I’ve been a Linux enthusiast since I first started uni. I still have my first Kubuntu CD somewhere, and while I mostly work off the Macbook work has supplied me now, my own personal Thinkpad is running Arch.
However, one thing I never bothered diving into too deeply was systemd. This came back to bite me a bit with my openstack install, as Zun containers were hanging on boot.
This led me down the rabbit hole, and I’ve spent about 3 weeks trying to figure it out. Originally, I thought it was a Zun problem, since it just looked like it was never starting the container. After trawling through logs, I eventually tracked it down to the time when Kuryr was trying to attach the interfaces to the bridge.
I modified the systemd unit file to run the service as root. It wouldn’t even start.
I continued digging through configs, and realised that nearly everything was configured
correctly, but kuryr would fail trying to call
At some point yesterday evening, I noticed a couple of options in the Kuryr systemd unit,
AmbientCapabilities. I’d never heard of these before, but
digging into it, it looked to be exactly what I needed. While it already had
in the list, it didn’t have
CAP_DAC_READ_SEARCH. I added these,
and it started working.
I’m guessing that Kuryr was invoking
ovs-vsctl as the
kuryr user, which didn’t have
permission to edit the OVS DB file. Adding these capabilities to the systemd unit file
looks to have fixed it.
I’m wondering what the security implications would be, but since my server is pretty isolated from the outside world I’m not too worried. I’ll continue to look into it and see if there’s a better way.
Looking into the man page, it seems that these were introduced in Linux 2.2. I feel like it’s something I should have been aware of, since it explains how a lot of user permissions work under the hood. I’m fascinated now, so I’ll definitely be reading more into how I can use this to shore up and deploy applications.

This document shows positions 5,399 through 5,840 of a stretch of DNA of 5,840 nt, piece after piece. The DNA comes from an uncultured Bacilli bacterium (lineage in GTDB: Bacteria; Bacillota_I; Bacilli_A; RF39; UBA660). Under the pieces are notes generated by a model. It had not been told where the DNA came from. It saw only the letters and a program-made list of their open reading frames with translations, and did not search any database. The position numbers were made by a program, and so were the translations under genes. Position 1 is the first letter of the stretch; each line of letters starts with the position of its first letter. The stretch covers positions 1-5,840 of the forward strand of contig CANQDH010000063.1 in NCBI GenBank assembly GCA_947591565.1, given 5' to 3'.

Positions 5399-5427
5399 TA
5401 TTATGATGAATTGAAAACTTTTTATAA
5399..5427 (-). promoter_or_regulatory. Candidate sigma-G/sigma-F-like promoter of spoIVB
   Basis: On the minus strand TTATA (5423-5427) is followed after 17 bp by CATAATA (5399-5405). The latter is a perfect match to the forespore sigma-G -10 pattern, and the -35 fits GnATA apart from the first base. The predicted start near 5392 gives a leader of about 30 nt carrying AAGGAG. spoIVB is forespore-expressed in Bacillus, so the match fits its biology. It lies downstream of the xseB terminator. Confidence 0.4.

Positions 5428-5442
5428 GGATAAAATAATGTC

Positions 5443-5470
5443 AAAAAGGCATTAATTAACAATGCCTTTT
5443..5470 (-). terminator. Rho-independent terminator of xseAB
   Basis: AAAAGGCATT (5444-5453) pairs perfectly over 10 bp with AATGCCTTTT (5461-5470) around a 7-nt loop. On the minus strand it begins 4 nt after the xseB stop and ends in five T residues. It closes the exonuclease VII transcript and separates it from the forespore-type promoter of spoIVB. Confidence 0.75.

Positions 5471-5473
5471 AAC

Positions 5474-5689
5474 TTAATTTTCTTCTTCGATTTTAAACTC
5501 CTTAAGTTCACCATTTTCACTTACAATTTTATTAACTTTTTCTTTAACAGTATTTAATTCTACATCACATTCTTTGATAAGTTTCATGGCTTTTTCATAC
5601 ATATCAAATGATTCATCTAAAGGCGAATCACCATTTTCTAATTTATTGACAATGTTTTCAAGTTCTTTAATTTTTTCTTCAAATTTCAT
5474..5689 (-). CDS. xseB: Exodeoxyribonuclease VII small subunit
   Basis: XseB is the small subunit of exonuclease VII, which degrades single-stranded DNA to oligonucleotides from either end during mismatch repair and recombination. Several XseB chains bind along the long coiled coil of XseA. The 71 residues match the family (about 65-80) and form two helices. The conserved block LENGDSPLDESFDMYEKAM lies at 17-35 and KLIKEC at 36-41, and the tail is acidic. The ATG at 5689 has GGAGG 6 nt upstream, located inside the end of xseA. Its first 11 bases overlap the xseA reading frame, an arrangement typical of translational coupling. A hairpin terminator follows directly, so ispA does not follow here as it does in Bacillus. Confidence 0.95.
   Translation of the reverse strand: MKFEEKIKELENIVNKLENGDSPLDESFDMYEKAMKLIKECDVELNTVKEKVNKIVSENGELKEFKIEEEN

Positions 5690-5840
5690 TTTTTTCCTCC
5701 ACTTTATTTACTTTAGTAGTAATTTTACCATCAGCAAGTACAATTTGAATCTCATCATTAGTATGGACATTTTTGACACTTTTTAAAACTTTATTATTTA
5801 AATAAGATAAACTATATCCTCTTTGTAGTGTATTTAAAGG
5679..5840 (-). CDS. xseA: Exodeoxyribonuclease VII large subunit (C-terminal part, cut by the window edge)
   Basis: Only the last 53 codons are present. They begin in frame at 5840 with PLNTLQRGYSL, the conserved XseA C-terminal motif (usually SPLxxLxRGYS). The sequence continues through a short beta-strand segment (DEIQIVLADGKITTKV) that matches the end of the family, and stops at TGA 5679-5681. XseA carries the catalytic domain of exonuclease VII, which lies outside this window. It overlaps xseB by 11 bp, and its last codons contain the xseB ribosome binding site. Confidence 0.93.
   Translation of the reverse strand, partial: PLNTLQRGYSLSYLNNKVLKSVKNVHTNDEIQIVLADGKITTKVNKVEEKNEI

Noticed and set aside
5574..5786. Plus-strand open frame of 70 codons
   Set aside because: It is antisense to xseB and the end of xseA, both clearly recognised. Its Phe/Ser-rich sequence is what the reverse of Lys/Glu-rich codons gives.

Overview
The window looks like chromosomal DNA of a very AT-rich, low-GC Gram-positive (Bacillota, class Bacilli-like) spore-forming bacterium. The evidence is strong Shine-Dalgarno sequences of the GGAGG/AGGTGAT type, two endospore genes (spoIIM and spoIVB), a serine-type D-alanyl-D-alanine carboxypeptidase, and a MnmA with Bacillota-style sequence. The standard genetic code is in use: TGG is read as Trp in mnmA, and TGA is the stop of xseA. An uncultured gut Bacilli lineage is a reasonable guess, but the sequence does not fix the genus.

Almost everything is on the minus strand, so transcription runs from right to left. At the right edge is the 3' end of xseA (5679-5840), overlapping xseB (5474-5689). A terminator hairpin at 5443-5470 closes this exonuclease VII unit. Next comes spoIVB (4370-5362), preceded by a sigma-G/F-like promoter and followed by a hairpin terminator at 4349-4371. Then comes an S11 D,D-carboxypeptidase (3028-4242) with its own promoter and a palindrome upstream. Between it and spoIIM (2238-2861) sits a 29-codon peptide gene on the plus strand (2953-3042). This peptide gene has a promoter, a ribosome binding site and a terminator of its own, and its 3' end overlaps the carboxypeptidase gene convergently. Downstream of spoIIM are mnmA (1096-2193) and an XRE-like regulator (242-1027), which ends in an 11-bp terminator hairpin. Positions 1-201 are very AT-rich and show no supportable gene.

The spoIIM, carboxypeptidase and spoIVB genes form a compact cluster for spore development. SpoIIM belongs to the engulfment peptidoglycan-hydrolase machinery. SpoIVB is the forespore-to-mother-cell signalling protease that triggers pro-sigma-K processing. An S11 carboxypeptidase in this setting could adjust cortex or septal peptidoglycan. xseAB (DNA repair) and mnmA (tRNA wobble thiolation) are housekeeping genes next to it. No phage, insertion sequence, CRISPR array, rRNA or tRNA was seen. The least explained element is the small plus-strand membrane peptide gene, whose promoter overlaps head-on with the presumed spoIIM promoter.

I really hadn’t paid much mind to the virtual networking that openstack installed into Ubuntu. Diving into Kuryr’s source to see where it was failing also piqued my curiosity around how that all worked. I’ll definitely be having a better look into how to configure my own virtual networks.
Discoverability of these things
I’m a little disappointed in my Google-fu here, as I had stare at and tinker with a lot of log files before I was even able to ask the right questions about what was happening on my machine. I’m not sure if it’s just that I’m not used to debugging these kinds of issues, or if it’s just that the information isn’t readily available. I think it’s more likely to be the former, so it’s probably time to brush back up on my Linux knowledge. I have a lifetime subscription to Whizlabs, so maybe I’ll use that to study for RHCE or something.
Definitely feeling humbled, my Linux knowledge is better than a lot of developers, but I honestly feel like I haven’t even scratched the surface. I have a new mission to learn more about how Linux works under the hood, and I’m excited to see what else I can learn about. Maybe I’ll go back to digging into the kernel source code, could be fun.